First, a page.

Comcast CEO Grilled Over Company Politics, Employee Wages at Shareholders Meeting

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Brian Roberts

After Brian Roberts boasted about Jimmy Fallon and other ratings bonanzas, he faced angry Chicago workers demanding higher wages and MSNBC viewers complaining about the network's liberal bent.

Comcast CEO Brian Roberts said at the company's annual shareholders' meeting Wednesday that the purchase of NBCUniversal "may be one of our best stories in the company's history," but, as has become customary in recent years, he was put on the defensive over politics.

"The TV season officially ends this week, and I can proudly report that for the first time in a decade NBC will finish in first place in the coveted 18-49 television demo markets," Roberts said.

He said ratings were up at NBC 13 percent compared to a year earlier, "the biggest increase by any of the big four networks in nine years." NBC is the No. 1 network four of seven nights each week, its best in 12 years.

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He also boasted that, on most nights, The Tonight Show with Jimmy Fallon has 150 percent higher ratings than Jimmy Kimmel Live on ABC and 200 percent higher than Late Show With David Letterman on CBS.

On the cable front, Bravo is a top 10 network that had its eighth consecutive best year ever.

"In the film business, we had a wonderful year, and we're off to a great start in 2014," he said. "The movie studio had its biggest year in its 100-year history."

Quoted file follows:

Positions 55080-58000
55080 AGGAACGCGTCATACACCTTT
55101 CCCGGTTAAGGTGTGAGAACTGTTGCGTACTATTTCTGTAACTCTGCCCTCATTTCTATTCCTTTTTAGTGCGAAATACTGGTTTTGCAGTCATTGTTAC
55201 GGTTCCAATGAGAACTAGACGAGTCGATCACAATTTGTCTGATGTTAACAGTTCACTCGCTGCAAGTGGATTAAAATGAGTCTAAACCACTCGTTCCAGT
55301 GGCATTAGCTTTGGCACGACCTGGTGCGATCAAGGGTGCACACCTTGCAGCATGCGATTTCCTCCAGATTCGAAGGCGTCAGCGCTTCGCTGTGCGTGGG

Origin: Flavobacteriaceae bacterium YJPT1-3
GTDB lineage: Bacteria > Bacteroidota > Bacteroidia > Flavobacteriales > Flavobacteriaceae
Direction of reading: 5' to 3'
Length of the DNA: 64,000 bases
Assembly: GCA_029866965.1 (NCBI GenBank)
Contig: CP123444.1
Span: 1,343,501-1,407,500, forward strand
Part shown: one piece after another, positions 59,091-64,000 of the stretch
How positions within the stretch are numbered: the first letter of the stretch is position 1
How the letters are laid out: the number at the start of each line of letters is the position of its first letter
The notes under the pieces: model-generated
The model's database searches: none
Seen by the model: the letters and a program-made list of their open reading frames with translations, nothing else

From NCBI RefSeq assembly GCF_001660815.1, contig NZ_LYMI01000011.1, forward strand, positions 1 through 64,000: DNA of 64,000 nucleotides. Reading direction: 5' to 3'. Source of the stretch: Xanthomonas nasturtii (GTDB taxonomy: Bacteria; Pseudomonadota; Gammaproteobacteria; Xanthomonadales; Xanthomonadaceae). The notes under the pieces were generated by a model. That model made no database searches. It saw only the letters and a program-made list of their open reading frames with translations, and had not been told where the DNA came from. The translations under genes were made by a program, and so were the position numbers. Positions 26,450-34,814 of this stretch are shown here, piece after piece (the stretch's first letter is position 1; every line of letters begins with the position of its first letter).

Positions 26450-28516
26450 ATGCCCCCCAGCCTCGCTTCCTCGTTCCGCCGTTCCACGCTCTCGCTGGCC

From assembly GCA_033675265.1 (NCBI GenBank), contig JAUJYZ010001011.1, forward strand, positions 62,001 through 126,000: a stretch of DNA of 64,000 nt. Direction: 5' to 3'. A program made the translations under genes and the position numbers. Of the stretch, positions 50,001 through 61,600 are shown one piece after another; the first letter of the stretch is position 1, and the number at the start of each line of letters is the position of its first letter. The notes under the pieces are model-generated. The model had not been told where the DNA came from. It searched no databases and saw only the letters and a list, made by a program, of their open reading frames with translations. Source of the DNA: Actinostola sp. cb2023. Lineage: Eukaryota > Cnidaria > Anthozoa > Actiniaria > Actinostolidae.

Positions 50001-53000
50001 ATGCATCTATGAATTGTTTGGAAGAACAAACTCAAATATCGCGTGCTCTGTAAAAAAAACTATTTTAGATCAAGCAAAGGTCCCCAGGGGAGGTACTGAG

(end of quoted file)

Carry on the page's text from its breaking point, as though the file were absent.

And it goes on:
All the happy talk, though, was countered during the Q&A session where some shareholders complained of a liberal bias at MSNBC and Comcast in general, and from several of its own employees in Chicago, where the company and has been negotiating wages with union leaders.

One man complained that Roberts makes about as much in three hours as Comcast pays him in a year. He called for "fair living wages" so that parents don't have to work multiple jobs so that kids have to raise themselves.

After about a half-dozen employees blasted Roberts for paying them too little to work in crime-ridden Chicago, Roberts informed the attendees that he didn't intend on negotiating wages and grievances at a shareholders' meeting and that the opinion of Chicago workers isn't reflective of those of all 130,000 Comcast employees.

As for politics, a woman complained that MSNBC "intimidates" black Republicans, and she noted that she had to show I.D. to get into the meeting, presumably a shot at some news anchors who say voting I.D. laws are racist. 

Another attendee accused MSNBC of "libel" against Charles and David Koch, billionaire brothers who have donated millions to Libertarian and Republican causes and who have received lots of negative coverage on the Comcast-owned network.

The same shareholder said that MSNBC has been "a tremendous gift to President Obama," so much so that he worried that the network might be violating campaign finance laws. Roberts assure the shareholder that that was not the case.

Still another shareholder promoted the idea that Comcast should not use money to influence elections and referendums. He listed some of the Democrats that a Comcast pact has given money to and he noted that Roberts penned a letter of support for Obamacare, which the shareholder called a "wildly unpopular law that has cost millions to lose their health insurance."

He also said: "Chris Matthews told interviewer Larry King that he feels, quote, group pressure to be partisan at work."

Roberts acknowledged that the shareholders are free to express their opinions and he noted that the management and tone of MSNBC hasn't changed much since Comcast purchased NBCUniversal.